Brevity and clarity, however, are not hallmarks of Pamela J. Corsa's Complication (17 pgs). The major problem I have with her story is that there were too many complications for a 17 page story. This is a draft outline for a novel. and I think the editor was remiss in not returning the manuscript to the author for a major rewrite. Here are all the events which precede her story and which are covered in one page as a kind of introduction:

  • The Romulans develop a new weapon.
  • The Federation decided to send someone deep cover into the Romulan Empire to steal said weapon or weapon plans.
  • Spock is chosen for and accepts the mission.
  • Spock undergoes reconstructive surgery to make him look more Romulan.
  • Spock infiltrates the Romulan Space Service.
  • Spock gains enough trust to be assigned as Commander of the vessel which will test the aforementioned weapon.

The rest of the 16 pages of the story detail how Kirk and Spock are able to steal the weapon from the Romulans and effect Spock's escape. One additional annoyance about this story: if the "weapon" is so important that Starfleet sends in one of its best officers on a potential suicide mission, I think it's important to let the readers know exactly what kind of weapon it is and what kind of threat its use might entail.

The jewel of Orion 30 is Linda Mclnnis' Gillian Weep Not (13 pgs). It's a touching story of Gillian's attempt to find George and Gracie, now living free in the Pacific Ocean. With Spock's assistance, she is for the first time able to communicate with her aquatic friends. I salute Mclnnis for portraying the expatriot's feeling so well and wonder if she has spent any extended time abroad. The feeling of being cut off from your past life, from everything you once were, is really unimaginable until you live in a foreign country (or in Gillian's case another century I. The initial need a new expat feels to be in touch with something from his former life is very powerful and necessary in reminding one of who one is and where one came from. Congratulations to Ms. Mclnnis on such a fine and touching story. [7]

Orion 31

Orion 31 was published in March 1992.


Orion 32

Orion 32 was published in October 1992.

  • "The McAulliffe Rescue" by Christina Schinella
  • "Serendipity" by Amanda Cassity (The Enterprise is ferrying ambassadors to a newly discovered world when on eof its shuttles, with Kirk, Spock, McCoy aboard, is attacked.)
  • "Questions" by Rick Endres
  • "The Return" by Steven K. Dixon
  • "Until We Meet Again" by Shayna Gitnick
  • "Shadow Play" by Pony Godic (Has Spock, McCoy and Chapel, seemingly disappearing while on the surace of a newly discovered planet.)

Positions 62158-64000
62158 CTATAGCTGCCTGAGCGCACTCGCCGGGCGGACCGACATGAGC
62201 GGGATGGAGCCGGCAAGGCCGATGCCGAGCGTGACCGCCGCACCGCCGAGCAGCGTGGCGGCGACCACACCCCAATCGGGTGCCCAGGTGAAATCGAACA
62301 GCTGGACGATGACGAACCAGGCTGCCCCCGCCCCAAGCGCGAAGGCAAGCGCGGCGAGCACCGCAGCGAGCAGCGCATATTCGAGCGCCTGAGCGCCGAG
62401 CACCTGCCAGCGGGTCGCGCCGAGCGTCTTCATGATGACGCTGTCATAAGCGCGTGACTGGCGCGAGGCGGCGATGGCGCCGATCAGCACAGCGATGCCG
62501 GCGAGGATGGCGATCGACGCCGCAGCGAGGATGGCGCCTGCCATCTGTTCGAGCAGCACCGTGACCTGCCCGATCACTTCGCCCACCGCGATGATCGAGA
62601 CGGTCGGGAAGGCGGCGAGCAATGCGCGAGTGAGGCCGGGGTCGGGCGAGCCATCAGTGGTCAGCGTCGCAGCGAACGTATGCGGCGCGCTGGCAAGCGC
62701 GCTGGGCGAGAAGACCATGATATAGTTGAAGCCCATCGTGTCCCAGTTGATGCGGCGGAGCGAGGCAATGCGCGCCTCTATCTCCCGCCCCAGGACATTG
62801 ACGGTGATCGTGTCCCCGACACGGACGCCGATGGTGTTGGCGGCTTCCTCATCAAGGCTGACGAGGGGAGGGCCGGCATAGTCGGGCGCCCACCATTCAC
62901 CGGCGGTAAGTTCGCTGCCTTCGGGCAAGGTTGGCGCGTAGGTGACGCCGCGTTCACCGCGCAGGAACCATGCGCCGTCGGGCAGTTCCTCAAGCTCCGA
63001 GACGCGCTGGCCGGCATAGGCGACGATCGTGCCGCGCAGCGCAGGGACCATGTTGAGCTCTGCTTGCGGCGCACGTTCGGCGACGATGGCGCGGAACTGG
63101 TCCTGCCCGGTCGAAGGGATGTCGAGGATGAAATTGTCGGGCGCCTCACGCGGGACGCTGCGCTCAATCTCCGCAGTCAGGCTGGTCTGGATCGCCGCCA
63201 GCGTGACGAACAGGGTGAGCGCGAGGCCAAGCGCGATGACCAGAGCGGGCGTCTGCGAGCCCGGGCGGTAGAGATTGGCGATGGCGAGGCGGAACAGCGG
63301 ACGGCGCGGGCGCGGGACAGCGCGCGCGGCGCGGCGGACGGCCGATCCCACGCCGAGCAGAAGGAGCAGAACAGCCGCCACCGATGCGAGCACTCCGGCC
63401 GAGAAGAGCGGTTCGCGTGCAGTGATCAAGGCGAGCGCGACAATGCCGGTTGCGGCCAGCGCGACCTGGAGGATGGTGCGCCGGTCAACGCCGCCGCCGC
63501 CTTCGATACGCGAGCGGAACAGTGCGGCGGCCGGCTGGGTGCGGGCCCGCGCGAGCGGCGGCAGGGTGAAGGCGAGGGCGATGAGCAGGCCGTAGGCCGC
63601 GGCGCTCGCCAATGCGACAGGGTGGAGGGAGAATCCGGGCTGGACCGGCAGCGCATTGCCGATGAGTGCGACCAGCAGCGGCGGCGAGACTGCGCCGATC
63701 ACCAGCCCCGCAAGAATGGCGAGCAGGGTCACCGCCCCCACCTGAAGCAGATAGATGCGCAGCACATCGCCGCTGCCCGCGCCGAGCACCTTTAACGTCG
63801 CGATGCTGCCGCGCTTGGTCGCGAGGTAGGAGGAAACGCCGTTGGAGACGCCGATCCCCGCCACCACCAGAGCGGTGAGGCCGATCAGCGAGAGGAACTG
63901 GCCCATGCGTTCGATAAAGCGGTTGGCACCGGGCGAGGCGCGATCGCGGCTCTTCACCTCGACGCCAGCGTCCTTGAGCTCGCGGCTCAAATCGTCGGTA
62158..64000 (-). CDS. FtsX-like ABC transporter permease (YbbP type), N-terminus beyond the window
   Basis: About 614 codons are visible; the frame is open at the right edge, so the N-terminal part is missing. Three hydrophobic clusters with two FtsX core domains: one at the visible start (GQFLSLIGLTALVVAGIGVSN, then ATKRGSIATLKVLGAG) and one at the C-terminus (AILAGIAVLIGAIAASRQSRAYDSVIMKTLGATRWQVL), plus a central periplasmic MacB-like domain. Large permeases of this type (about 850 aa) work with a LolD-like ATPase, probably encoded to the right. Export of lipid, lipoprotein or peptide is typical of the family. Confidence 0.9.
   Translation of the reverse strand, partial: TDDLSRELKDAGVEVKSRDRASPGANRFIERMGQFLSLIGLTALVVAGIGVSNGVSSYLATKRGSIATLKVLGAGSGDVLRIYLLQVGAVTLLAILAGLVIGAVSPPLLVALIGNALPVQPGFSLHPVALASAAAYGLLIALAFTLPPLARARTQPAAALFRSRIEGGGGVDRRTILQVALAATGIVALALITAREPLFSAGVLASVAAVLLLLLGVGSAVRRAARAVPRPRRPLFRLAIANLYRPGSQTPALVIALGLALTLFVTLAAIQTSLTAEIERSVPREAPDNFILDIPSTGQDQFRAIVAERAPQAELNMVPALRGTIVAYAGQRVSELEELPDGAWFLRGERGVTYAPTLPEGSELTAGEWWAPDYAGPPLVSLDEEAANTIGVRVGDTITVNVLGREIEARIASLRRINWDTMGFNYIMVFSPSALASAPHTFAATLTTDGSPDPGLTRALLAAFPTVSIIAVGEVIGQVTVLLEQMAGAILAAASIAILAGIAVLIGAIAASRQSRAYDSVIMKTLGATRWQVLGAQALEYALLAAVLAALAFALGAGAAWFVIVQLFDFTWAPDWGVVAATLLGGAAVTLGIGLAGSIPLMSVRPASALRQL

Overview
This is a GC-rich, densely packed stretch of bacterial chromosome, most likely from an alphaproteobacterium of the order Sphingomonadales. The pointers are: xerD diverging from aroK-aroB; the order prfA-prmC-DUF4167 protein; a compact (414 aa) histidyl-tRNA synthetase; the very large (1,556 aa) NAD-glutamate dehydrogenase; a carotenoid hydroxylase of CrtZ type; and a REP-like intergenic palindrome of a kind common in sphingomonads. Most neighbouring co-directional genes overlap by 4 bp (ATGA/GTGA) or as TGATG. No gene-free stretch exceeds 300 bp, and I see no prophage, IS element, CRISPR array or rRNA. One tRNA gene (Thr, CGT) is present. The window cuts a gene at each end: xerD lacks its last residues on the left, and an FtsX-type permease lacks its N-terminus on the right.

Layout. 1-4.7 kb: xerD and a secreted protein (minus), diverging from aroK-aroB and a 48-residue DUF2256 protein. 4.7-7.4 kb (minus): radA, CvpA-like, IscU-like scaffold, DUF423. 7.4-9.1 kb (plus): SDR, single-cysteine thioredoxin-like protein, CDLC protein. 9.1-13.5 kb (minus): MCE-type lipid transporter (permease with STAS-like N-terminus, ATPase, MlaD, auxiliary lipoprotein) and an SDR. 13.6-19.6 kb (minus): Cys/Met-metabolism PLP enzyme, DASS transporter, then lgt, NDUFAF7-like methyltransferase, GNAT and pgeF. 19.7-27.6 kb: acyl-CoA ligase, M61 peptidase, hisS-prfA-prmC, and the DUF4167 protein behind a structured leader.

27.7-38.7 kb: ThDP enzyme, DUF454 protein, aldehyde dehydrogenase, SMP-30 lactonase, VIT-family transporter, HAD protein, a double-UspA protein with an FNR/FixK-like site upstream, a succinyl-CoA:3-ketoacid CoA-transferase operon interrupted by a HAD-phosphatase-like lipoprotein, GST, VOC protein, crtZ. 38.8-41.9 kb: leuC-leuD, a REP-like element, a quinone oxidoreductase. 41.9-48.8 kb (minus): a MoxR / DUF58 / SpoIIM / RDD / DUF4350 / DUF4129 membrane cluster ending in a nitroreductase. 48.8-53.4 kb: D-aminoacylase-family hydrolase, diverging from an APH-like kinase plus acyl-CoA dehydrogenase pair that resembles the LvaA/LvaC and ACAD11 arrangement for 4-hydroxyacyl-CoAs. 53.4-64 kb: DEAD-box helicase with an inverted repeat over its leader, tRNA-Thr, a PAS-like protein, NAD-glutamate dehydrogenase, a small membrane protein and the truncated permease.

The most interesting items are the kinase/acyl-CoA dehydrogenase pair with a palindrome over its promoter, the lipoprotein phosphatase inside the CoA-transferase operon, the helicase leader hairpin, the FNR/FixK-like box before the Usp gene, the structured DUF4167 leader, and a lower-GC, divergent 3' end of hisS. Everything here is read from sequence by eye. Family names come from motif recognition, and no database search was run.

Orion 33

cover of issue #33

Orion 33 was published in July 1993 and contains 134 pages.

  • Sam by Ann Zewen (6 pages)
  • The Killer Instinct (2 pages)
  • The Night Watch by d. William Roberts; (10 pages)
  • Just What The Doctor Ordered (13 pages)
  • The Horla’s Lair by Pony Godic (50 pages) (The Enterprise is searching an entire enclosed by a forcefield. The best minds of the Federation have devised a plan to open the field, and the Enterprise enters the region. But the crew finds they have opened a Pandora's box which could bring about the end of the universe.) (originally in Star Voyage #4)
  • Southern Comfort by Linda McInnis reprint from Beyond the Farthest Star #2 (8 pages) (McCoy finds himself turning to an old friend in order to work through some emotional baggage.)
  • Return To Xantharus by Randall Landers (25 pages)
  • Eulogy (6 pages)
  • A Chronology Of The Star Trek Universe (5 pages)


Orion 34

Orion 34 was published in July 1994.


Orion 35

cover of issue #35, Zaquia Tarhuntassa

Orion 35 published in June 1995 and contains 124 pages. All art is by Zaquia Tarhuntassa. Summaries for this issue from Media Monitor:

  • Nexus by Virginia Boehm Worthen ("There's an echo of James T. Kirk, and where there's a will, there's a way." James T. Kirk died in 2371. Well, Maybe not. 'Nexus' by Virginia Boehm Worthen provides us with one possible way out for a certain starship commander.) (was first posted on the Internet)
  • "Heaven" by Donna S. Frelick; reprinted in Orion Archives: 2275-2283 The Second Hiatus 2 ("Antonia's story... While starting out in the Nexus, the story quickly progresses to Kirk's flashback with details a certain summer spent with a certain someone who we've never met before Star Trek: Generations.")
  • "Fairy Tale Ending" by Joanne K. Seward ("A look at a group of cadets who find their posting on the Enterprise different than they imagined it to be. A good story with an honest look at life aboard a starship.")
  • The Search for 'Generations', a review by Susan Bredon-Smith


Orion 36

cover of issue #36

Orion 36 published in July 1996.

External Links

References

  1. note on the Orion Press zine list page explaining the name change.
  2. from The Trekzine Times v.1. n.2
  3. from Treklink #27
  4. from Treklink #20
  5. from IDIC #11
  6. from The Trekzine Times v.1 n.3
  7. from IDIC #17